*Efficient Data Structures for Computer Graphics and Image Processing*

**Author**: Guillaume Damiand,Pascal Lienhardt

**Publisher:** CRC Press

**ISBN:** 1482206528

**Category:** Computers

**Page:** 404

**View:** 5359

A Versatile Framework for Handling Subdivided Geometric Objects Combinatorial Maps: Efficient Data Structures for Computer Graphics and Image Processing gathers important ideas related to combinatorial maps and explains how the maps are applied in geometric modeling and image processing. It focuses on two subclasses of combinatorial maps: n-Gmaps and n-maps. Suitable for researchers and graduate students in geometric modeling, computational and discrete geometry, computer graphics, and image processing and analysis, the book presents the data structures, operations, and algorithms that are useful in handling subdivided geometric objects. It shows how to study data structures for the explicit representation of subdivided geometric objects and describes operations for handling the structures. The book also illustrates results of the design of data structures and operations.

This book provides a number of combinatorial tools that allow a systematic study of very general discrete spaces involved in the context of discrete quantum gravity. In any dimension D, we can discretize Euclidean gravity in the absence of matter over random discrete spaces obtained by gluing families of polytopes together in all possible ways. These spaces are then classified according to their curvature. In D=2, it results in a theory of random discrete spheres, which converge in the continuum limit towards the Brownian sphere, a random fractal space interpreted as a quantum random space-time. In this limit, the continuous Liouville theory of D=2 quantum gravity is recovered. Previous results in higher dimension regarded triangulations, converging towards a continuum random tree, or gluings of simple building blocks of small sizes, for which multi-trace matrix model results are recovered in any even dimension. In this book, the author develops a bijection with stacked two-dimensional discrete surfaces for the most general colored building blocks, and details how it can be used to classify colored discrete spaces according to their curvature. The way in which this combinatorial problem arrises in discrete quantum gravity and random tensor models is discussed in detail.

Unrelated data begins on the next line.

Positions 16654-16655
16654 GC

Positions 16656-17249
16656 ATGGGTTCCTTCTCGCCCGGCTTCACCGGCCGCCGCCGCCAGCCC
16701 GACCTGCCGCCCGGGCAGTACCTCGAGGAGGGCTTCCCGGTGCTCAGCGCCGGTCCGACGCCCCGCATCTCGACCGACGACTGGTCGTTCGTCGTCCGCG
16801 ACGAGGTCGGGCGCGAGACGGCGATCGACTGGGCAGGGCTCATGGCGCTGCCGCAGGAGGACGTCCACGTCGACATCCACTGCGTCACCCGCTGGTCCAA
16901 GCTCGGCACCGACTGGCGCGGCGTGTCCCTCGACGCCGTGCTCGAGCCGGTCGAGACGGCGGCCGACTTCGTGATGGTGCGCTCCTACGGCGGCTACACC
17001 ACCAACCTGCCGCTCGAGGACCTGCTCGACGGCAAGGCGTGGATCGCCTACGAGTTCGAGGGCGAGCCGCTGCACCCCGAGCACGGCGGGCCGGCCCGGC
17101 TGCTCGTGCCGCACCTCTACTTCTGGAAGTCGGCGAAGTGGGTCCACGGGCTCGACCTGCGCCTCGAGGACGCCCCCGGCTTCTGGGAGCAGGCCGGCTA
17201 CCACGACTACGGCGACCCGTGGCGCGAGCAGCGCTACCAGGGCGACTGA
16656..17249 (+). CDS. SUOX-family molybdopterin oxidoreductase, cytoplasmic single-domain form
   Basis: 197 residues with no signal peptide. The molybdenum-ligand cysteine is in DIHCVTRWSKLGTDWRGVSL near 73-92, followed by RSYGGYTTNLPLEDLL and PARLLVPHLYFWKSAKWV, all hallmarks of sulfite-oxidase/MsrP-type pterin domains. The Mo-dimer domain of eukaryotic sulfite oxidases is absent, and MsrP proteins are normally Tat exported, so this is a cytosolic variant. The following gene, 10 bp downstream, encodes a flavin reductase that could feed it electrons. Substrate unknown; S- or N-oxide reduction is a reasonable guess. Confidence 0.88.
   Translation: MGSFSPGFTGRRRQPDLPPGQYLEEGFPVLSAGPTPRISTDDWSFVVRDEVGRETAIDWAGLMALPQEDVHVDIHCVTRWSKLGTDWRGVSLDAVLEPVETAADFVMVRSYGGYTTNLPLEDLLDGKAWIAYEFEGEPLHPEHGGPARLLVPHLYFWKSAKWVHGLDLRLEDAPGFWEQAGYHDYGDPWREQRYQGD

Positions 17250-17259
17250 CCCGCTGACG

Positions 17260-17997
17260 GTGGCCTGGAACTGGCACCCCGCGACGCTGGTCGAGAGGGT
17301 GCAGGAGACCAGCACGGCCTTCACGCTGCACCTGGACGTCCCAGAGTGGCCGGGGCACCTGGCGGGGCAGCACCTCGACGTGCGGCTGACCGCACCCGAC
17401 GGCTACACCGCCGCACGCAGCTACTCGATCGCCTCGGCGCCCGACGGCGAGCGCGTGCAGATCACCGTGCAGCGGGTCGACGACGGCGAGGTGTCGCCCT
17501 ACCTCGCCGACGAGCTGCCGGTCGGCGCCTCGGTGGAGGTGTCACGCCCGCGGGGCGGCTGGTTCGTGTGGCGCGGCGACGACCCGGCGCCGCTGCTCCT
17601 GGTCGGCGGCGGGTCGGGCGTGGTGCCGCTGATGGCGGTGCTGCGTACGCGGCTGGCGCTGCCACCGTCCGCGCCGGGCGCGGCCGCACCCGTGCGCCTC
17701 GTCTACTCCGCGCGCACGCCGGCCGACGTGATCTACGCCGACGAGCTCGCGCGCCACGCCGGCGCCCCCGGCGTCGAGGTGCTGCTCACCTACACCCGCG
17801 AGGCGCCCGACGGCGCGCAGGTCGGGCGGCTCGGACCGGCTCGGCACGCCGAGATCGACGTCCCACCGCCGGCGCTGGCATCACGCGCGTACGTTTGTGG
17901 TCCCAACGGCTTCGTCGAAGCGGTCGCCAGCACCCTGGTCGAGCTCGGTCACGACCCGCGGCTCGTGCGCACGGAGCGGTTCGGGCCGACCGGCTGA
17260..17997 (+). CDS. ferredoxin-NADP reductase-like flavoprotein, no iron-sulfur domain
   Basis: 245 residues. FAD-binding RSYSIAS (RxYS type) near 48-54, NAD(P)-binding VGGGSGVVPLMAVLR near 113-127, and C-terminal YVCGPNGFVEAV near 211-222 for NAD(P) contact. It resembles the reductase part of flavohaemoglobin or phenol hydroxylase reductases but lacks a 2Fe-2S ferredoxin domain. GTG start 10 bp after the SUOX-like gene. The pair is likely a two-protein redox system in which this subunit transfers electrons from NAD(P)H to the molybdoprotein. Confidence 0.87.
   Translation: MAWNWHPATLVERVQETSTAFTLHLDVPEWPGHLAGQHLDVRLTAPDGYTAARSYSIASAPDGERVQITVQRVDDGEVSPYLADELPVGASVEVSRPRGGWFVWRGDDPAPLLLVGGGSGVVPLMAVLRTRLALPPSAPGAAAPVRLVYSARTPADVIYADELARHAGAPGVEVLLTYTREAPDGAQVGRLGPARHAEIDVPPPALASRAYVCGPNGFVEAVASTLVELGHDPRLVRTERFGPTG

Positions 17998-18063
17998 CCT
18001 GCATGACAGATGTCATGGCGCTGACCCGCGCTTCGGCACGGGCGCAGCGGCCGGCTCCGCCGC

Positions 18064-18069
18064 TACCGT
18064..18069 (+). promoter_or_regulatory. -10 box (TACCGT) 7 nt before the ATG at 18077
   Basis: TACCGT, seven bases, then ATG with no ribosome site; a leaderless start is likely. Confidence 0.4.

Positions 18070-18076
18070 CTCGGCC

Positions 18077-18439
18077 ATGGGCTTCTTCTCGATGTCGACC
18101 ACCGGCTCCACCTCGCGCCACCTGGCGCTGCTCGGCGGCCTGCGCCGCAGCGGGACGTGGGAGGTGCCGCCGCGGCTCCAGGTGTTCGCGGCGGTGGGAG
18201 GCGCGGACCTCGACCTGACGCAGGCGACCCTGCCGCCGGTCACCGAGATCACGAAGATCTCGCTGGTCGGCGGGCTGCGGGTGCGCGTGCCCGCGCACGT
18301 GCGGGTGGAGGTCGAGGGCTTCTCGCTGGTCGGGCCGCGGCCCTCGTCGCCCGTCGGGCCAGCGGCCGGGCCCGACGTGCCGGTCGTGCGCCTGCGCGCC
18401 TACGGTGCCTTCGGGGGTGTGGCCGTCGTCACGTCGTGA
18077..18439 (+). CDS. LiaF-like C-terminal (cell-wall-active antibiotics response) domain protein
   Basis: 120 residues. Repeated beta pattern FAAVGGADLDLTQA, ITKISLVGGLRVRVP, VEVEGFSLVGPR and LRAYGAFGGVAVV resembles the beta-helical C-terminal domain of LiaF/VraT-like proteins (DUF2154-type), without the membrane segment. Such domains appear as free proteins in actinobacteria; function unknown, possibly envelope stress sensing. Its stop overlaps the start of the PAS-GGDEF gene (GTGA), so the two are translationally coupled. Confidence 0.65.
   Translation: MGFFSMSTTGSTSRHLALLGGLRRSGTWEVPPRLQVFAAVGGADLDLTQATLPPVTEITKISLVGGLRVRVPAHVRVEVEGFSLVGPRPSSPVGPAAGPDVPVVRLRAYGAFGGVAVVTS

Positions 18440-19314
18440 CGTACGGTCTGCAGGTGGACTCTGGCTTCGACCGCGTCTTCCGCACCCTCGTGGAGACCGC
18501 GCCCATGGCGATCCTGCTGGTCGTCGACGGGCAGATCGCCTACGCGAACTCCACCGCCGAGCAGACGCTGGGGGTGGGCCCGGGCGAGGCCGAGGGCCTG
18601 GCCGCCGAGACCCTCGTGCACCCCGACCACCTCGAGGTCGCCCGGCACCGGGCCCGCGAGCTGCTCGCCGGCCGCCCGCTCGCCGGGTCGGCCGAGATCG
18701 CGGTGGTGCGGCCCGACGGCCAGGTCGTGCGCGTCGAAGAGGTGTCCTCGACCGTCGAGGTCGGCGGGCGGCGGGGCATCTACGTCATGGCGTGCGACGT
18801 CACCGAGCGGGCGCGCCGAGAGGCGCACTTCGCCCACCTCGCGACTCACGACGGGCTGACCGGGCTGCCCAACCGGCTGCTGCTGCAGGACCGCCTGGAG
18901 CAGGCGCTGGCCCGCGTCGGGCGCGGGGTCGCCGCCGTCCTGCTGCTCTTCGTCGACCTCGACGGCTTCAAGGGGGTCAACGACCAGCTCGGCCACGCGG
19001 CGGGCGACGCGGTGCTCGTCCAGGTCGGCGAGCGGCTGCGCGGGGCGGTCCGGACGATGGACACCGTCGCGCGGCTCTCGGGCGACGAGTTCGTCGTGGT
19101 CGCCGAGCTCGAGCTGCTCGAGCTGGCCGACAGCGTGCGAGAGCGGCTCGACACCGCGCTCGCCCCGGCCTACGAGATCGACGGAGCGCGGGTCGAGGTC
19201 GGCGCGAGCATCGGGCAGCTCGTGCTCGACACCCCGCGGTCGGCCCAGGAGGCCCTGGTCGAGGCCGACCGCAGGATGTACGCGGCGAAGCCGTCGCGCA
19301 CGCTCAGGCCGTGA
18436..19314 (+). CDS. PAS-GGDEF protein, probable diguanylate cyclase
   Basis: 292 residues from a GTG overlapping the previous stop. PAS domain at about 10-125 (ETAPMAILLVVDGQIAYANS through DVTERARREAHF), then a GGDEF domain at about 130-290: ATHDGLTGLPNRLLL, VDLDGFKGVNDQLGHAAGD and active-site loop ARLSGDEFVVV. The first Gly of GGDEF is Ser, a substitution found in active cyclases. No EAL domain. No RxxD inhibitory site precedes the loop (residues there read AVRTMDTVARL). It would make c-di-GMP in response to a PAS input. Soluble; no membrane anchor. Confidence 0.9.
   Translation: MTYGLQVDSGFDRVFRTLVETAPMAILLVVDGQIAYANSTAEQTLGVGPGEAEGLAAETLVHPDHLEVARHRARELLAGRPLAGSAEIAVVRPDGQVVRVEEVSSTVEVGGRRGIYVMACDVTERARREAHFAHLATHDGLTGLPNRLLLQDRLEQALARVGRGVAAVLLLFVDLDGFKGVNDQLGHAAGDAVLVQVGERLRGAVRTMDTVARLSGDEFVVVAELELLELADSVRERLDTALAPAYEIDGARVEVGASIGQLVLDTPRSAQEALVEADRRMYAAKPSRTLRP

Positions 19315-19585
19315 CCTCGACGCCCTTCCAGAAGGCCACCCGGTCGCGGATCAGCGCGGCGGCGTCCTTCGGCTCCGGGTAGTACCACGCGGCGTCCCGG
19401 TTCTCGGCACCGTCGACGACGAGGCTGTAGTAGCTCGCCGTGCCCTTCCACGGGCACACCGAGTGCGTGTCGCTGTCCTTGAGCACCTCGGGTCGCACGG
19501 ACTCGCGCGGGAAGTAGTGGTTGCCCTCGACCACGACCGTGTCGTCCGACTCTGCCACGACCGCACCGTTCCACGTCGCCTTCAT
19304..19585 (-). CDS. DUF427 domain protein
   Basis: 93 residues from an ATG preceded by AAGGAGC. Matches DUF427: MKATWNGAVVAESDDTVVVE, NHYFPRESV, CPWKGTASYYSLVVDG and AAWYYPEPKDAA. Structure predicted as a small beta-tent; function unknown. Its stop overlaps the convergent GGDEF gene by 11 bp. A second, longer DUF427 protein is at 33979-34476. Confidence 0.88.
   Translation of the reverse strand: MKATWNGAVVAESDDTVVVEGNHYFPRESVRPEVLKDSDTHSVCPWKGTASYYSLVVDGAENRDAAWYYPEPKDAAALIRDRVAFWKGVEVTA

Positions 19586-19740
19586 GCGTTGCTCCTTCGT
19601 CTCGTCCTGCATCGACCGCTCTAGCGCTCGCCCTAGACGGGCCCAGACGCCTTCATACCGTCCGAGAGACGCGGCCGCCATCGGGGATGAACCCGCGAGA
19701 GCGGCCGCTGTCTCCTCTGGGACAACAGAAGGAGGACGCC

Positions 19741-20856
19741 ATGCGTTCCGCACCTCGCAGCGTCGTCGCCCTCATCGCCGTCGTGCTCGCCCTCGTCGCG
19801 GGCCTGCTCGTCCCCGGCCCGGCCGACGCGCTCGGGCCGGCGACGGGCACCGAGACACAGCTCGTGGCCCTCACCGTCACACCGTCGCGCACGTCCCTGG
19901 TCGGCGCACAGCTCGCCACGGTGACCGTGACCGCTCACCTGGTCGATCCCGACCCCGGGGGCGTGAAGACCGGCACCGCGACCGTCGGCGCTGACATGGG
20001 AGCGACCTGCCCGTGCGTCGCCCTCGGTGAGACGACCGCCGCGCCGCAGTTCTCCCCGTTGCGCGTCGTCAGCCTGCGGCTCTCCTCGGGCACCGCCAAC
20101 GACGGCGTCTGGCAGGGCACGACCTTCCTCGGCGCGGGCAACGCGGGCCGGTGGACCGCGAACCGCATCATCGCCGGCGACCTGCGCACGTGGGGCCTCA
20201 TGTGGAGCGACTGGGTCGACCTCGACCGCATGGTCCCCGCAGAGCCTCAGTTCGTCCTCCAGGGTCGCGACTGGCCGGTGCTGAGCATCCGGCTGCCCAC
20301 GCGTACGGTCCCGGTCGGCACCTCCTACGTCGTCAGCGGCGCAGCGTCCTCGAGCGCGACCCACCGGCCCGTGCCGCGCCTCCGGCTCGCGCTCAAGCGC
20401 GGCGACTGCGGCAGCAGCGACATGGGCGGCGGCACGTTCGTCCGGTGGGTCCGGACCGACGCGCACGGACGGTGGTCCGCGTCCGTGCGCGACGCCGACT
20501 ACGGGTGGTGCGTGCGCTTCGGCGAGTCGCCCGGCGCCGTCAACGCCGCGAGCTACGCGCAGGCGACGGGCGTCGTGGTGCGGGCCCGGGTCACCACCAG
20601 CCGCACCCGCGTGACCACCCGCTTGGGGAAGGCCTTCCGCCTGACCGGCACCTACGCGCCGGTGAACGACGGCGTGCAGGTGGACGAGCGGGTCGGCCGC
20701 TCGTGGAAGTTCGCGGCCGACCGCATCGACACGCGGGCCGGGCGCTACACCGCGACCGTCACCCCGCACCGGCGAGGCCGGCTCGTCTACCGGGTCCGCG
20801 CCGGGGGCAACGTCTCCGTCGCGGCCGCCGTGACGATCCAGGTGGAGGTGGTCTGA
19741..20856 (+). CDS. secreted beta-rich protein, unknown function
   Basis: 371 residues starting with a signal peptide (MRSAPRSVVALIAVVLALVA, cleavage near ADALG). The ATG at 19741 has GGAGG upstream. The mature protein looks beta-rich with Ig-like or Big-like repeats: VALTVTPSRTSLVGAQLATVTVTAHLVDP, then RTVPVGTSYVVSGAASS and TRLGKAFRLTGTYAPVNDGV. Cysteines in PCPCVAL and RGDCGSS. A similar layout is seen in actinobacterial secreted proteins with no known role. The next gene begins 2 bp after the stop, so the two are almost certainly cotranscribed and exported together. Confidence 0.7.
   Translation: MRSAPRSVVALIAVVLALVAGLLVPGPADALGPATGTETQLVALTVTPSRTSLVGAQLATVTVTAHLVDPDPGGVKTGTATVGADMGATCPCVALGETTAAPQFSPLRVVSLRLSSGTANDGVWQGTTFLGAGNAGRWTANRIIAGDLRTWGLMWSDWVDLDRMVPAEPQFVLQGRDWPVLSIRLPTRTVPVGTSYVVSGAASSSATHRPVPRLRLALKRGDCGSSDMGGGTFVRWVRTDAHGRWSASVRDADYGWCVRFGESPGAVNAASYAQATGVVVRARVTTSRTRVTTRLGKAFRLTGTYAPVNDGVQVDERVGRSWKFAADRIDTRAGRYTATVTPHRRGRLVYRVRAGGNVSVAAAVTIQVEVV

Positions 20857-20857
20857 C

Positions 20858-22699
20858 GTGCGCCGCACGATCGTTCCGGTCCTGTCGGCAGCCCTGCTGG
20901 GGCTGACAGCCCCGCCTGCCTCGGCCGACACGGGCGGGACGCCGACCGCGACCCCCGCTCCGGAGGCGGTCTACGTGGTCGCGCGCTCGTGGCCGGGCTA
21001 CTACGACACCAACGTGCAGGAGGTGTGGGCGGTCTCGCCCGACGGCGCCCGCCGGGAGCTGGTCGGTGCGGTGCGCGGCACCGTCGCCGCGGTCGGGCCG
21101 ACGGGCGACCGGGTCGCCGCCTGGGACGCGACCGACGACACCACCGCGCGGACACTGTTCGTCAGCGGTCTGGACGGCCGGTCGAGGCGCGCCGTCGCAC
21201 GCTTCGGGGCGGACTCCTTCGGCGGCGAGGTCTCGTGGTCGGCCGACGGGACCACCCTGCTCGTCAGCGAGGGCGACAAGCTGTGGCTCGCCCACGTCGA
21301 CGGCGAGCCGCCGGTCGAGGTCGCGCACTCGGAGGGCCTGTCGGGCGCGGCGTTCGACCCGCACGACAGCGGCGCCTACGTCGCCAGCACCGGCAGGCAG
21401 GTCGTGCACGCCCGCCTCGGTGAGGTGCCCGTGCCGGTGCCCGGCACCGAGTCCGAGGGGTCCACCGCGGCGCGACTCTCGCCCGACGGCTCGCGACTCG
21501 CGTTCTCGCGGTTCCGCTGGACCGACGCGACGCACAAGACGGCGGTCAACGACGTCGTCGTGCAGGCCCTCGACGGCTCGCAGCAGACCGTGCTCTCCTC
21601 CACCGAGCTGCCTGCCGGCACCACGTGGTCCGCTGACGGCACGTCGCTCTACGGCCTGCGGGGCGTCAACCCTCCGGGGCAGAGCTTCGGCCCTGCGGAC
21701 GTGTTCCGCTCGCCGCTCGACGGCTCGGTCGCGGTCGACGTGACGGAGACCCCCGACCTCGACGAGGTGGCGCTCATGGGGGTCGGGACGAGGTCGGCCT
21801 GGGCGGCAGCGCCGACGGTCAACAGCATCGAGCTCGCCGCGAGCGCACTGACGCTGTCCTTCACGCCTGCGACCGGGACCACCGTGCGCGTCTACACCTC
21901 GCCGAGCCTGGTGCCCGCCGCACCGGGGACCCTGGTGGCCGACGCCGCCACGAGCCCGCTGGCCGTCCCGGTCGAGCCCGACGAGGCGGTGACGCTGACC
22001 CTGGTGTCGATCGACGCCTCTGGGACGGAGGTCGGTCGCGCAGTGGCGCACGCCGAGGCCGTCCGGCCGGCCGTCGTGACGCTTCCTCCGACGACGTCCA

This book constitutes the refereed proceedings of the 22nd Annual Symposium on Combinatorial Pattern Matching, CPM 2011, held in Palermi, Italy, in June 2011. The 36 revised full papers presented together with 3 invited talks were carefully reviewed and selected from 70 submissions. The papers address issues of searching and matching strings and more complicated patterns such as trees, regular expressions, graphs, point sets, and arrays. The goal is to derive non-trivial combinatorial properties of such structures and to exploit these properties in order to either achieve superior performance for the corresponding computational problems or pinpoint conditions under which searches cannot be performed efficiently. The meeting also deals with problems in computational biology, data compression and data mining, coding, information retrieval, natural language processing and pattern recognition.

This volume contains the proceedings of the 12th International Workshop on Combinatorial Image Analysis. Coverage includes digital geometry, curves and surfaces, applications of computational geometry, as well as medical imaging and biometrics.

*PAKDD 2014 International Workshops: DANTH, BDM, MobiSocial, BigEC, CloudSD, MSMV-MBI, SDA, DMDA-Health, ALSIP, SocNet, DMBIH, BigPMA,Tainan, Taiwan, May 13-16, 2014. Revised Selected Papers*

**Author**: Wen-Chih Peng,Haixun Wang,James Bailey,Vincent S. Tseng,Tu-Bao Ho,Zhi-Hua Zhou,Arbee L.P. Chen

**Publisher:** Springer

**ISBN:** 3319131869

**Category:** Computers

**Page:** 833

**View:** 3036

In recent years, motivated by Shrkovskii's theorem, researchers have realized that a good deal of information about the dynamics of a map on the interval can be deduced from the combinatorial structure of its periodic orbits. This data can be formulated as a forcing relation between cyclic permutations (representing orbit types of periodic orbits). The present study investigates a number of new features of this relation and its generalization to multicyclic permutations (modelling finite unions of periodic orbits) and combinatorial patterns (modelling finite invariant sets). A central theme is the role of reductions and extensions of permutations. Results include: (i) a combinatorial shadowing theorem and its application to approximating permutations by cycles in the forcing relation; (ii) the distribution of different representatives of a given cycle in one (adjusted) map; (iii) characterization of the forcing-maximal permutations and patterns of fixed degree; and (iv) a calculation of the asymptotic growth rate of the maximum entropy forced by a permutation of given degree.